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Mass MoCA Launches Winter Season With Free Admission
By Tammy Daniels, iBerkshires Staff
01:05AM / Thursday, December 05, 2019
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Mass MoCA spokeswoman Jodi Joseph welcomes the gathering of museum employees and volunteers to the winter season update.
NORTH ADAMS, Mass. — Massachusetts Museum of Contemporary Art is offering an early Christmas present to Berkshire County residents: Free admission to the galleries from Dec. 6 through Dec. 22. 
"We do this once a year. We do it as a pop up," said Jodi Joseph, director of communications. "We delight in throwing open the doors to bring our friends and neighbors from all over the county here." 
Art, she said, edifies and enriches us in these uncertain times. "It comforts, it nourishes, teaches, it inspires, it's going to be the greatest achievement that we leave on this earth," she continued. "And we make that here in North Adams. It's truly a gift this work we get to do."
The free admission (driver's license or utility receipt for proof) is being offered in conjunction with holiday shopping specials at the improved Mass MoCA gift store and Roam Gallery (one of the best shopping experiences in Western Massachusetts, says Joseph), as well as winter specials at A-oK Berkshire Barbeque, Bright Ideas Brewing, Lickety Split, Gramercy Bistro, Cynthia-Reeves, Ferrin Contemporary, The Artist Book Foundation, and Storey Publishing, all on the museum campus. 
The annual free for everyone day is set for Saturday, Jan. 25. Winter hours will be Wednesday through Monday, 10 to 5. But the museum will be opening earlier for summer hours on May 25, Memorial Day, from 10 a.m. to 6 p.m. with the option run later if needed.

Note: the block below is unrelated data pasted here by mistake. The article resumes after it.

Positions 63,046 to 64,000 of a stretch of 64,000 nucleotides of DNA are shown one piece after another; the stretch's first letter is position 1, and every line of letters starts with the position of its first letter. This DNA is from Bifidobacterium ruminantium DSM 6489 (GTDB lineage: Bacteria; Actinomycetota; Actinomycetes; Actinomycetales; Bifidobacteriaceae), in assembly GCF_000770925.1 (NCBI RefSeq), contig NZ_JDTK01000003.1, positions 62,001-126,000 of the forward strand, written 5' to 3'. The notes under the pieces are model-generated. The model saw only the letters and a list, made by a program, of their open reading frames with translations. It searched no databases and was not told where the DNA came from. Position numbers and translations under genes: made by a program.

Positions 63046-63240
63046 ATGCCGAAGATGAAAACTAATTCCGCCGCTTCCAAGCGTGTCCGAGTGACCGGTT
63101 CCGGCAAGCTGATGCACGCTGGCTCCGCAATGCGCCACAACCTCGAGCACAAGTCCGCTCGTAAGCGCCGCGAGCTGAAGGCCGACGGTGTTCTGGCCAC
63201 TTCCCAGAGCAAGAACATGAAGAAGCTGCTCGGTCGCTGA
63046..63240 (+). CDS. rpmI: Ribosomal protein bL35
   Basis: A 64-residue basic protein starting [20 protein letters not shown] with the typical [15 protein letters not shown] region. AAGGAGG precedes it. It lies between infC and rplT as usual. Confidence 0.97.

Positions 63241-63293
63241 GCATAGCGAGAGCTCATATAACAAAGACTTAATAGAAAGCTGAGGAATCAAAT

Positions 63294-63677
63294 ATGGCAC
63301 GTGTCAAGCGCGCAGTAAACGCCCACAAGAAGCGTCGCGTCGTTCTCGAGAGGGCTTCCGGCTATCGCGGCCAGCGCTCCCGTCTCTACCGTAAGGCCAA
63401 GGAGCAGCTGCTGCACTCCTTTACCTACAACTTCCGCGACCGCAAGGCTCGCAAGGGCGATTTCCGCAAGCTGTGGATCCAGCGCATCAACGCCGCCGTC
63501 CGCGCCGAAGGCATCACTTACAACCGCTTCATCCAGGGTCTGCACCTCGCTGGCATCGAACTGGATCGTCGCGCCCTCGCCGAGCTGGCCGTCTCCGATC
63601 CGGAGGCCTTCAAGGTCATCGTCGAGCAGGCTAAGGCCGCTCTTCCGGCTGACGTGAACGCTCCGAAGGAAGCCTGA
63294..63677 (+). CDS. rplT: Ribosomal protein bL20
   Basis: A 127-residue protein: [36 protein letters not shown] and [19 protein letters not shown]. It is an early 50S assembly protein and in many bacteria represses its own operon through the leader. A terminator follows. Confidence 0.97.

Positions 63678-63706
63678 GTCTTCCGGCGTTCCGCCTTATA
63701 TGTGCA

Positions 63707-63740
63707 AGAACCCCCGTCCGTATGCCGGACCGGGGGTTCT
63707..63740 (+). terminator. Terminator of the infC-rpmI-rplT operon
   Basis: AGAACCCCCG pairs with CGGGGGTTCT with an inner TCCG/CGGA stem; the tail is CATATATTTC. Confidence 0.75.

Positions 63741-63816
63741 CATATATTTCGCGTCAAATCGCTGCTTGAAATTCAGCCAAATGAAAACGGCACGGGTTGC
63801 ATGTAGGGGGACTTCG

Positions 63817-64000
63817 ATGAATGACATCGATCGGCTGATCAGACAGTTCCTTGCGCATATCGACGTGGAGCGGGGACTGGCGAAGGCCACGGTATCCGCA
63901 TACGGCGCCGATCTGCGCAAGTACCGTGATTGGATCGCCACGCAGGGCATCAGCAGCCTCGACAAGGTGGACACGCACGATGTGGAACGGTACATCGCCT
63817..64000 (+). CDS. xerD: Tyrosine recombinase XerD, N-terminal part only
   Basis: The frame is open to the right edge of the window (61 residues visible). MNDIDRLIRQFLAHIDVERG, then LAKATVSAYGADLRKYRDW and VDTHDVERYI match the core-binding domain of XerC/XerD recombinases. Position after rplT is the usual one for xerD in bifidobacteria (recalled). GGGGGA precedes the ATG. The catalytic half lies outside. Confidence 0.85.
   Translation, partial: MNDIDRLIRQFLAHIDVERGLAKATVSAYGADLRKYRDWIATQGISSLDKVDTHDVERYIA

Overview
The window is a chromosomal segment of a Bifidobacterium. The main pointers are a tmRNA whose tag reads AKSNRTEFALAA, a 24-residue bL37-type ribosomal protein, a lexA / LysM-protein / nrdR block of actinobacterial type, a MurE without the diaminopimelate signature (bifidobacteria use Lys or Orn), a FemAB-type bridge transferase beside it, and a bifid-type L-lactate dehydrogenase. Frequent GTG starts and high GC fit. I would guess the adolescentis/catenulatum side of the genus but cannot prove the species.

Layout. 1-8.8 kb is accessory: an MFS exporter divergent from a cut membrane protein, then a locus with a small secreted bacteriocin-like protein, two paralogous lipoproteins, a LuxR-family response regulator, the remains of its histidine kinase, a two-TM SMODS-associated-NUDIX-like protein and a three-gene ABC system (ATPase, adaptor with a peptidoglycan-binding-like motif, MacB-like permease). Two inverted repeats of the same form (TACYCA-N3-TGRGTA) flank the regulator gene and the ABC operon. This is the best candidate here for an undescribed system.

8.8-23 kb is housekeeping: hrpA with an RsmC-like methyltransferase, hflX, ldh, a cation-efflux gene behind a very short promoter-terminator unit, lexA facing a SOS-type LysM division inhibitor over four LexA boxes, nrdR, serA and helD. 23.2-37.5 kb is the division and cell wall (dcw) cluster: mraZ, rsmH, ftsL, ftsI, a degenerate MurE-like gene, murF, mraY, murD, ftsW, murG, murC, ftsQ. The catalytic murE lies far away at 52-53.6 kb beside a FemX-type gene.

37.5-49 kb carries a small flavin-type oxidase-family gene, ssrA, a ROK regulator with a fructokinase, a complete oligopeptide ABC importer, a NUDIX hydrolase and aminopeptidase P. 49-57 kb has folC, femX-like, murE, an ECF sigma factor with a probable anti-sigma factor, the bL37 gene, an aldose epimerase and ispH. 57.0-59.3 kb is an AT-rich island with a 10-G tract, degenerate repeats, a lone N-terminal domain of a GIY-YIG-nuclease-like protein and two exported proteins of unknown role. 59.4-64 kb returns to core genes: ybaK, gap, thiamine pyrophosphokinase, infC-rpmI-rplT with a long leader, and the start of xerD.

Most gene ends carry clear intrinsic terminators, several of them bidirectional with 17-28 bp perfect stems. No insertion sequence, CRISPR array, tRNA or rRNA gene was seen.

The holiday special kicks off with Misty Blues on Friday night in Club B-10. "Gina Coleman has been making music like Mass MoCA has been making art for 20 years and she wanted to celebrate that moment with us right here up in the club," Joseph said.  
The announcement was made on Wednesday morning at the rundown for upcoming exhibits and performances for the winter season at MoCA that will include Liz Phair on May 16.
 "She continues to be, is today, a massive influence over almost every singer songwriter in the alternative music genre that we hear," said Sue Killam, the museum's managing director for the performing arts and film. "And her debut album in 1993 was ranked by Rolling Stone as one of the 500 Greatest Albums of All Time. ... She's back on tour, she's stopping at a Mass McCA and we're thrilled to have her here."
Also this season is a massive dance performance with local participants on March 21, High Mud Comedy Festival with headliner John Early on April 17 and 18, and a performative adaptation of "The Celestials," the novel written by Williamstown's Karen Shepard about the Chinese laborers who came to North Adams. 
"We're known for a place where people can come and make art and spend time," said Killam. "They get time, they get space, they get support, they get a little love, they get a little like push in the right direction. They have an incredibly keen audience of which we ask them to show their work."
Artists seem to enjoy coming to Mass MoCA and hanging out, she said. 
That includes indie rock band Car Seat Headrest who performed at Mass MoCA last year and asked if they could return to work on a new performance that will premiere in the Hunter Center. Drummer Ian Chang also returns to work on a piece that involves "projections triggered by his electronic performance" and newly formed Raga Maqam will explore the intersection of Middle Eastern and Indian music. 
"The Celestials" will be "sort of a side residency," said Killam, with Peter Glazer, a professor of performance studies at the University of California at Berkeley, doing a stage adaptation of the novel, which happens to be written by his cousin. Some 75 Chinese workers were brought from San Francisco break a strike at the Sampson shoe company in 1870. The action had reverberations across the nation, including the Chinese Exclusion Act, the development of Boston's Chinatown and, oddly, setting the path for one of the immigrants, Lue Gim Gong, to create the Valencia orange. The factory was on Marshall Street where the courthouse is and which is now owned by Mass MoCa.